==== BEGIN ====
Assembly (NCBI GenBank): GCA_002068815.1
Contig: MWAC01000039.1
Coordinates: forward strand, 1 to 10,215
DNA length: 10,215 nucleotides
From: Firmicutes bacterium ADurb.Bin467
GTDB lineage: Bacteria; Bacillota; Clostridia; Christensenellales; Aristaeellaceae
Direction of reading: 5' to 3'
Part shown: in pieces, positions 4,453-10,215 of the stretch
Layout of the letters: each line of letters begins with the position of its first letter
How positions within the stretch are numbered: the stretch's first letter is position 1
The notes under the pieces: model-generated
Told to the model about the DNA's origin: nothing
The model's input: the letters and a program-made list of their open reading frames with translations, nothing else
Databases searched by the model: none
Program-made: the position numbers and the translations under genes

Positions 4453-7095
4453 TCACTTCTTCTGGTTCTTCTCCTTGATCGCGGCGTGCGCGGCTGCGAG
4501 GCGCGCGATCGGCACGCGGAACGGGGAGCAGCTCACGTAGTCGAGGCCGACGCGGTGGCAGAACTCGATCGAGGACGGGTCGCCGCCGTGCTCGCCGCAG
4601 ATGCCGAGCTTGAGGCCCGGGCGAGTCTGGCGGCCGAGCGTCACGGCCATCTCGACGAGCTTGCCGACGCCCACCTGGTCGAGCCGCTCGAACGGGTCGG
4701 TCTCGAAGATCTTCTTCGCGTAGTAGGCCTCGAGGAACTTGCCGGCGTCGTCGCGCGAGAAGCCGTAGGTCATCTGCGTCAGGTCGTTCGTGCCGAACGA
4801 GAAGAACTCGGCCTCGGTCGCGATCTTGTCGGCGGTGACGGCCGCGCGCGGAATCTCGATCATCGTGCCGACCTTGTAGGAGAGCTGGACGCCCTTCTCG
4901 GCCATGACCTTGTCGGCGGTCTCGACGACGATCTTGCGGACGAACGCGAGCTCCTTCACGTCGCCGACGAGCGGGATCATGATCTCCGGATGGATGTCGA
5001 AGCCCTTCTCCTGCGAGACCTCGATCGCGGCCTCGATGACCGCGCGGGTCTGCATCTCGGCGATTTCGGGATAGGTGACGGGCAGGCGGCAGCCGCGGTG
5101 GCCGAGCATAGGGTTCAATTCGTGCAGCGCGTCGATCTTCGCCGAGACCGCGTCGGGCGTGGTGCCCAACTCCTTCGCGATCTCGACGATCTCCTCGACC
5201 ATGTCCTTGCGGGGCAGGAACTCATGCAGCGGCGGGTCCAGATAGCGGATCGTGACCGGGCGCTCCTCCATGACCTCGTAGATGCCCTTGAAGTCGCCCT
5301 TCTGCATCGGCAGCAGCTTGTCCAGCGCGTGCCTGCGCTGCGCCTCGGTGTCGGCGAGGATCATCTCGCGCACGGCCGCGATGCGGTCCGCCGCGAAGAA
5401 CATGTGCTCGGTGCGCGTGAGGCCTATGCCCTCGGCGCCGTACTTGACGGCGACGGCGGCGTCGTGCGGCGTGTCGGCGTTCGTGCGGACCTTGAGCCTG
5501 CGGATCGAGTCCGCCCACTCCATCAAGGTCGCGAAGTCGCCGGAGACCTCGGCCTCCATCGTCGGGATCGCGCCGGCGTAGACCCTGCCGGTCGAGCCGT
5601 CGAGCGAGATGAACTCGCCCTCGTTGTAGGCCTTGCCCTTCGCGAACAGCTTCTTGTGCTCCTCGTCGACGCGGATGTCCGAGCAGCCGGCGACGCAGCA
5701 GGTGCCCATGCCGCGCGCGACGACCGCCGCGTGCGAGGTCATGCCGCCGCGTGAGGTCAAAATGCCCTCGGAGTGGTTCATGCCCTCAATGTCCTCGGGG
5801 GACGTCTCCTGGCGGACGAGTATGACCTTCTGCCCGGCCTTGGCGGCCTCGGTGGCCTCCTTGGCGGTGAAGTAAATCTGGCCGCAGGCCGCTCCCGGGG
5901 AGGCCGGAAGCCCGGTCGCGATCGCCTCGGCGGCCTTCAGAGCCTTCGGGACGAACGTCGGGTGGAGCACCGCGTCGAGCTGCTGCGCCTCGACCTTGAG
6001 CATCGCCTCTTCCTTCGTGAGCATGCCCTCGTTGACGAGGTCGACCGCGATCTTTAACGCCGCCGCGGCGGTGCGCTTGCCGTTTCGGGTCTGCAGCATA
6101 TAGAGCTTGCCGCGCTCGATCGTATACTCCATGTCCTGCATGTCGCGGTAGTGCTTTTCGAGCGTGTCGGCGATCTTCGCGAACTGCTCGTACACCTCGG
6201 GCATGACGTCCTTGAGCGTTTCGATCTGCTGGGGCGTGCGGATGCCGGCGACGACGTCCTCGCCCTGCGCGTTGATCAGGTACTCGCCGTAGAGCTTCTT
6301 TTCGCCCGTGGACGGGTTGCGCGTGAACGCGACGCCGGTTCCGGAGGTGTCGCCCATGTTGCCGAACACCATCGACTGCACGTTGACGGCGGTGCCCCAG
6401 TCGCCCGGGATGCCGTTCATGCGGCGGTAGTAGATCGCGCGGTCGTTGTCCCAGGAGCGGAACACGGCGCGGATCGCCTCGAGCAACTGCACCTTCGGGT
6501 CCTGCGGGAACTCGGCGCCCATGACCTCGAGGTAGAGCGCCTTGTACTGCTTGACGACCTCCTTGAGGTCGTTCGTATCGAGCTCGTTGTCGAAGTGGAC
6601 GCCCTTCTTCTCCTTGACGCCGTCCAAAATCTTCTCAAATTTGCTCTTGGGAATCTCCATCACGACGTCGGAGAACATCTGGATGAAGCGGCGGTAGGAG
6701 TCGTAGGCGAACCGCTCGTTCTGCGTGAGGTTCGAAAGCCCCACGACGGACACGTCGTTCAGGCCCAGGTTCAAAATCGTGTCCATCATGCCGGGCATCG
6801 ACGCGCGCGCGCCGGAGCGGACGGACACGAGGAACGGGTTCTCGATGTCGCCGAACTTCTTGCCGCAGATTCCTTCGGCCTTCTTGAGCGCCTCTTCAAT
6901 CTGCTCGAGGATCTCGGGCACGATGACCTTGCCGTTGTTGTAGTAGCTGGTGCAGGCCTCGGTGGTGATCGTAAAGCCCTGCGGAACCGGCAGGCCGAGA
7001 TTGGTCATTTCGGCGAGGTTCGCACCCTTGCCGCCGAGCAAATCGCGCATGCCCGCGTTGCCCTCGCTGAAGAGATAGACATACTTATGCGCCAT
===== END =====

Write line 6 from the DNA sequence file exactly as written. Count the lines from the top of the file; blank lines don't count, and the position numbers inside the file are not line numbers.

GTDB lineage: Bacteria; Bacillota; Clostridia; Christensenellales; Aristaeellaceae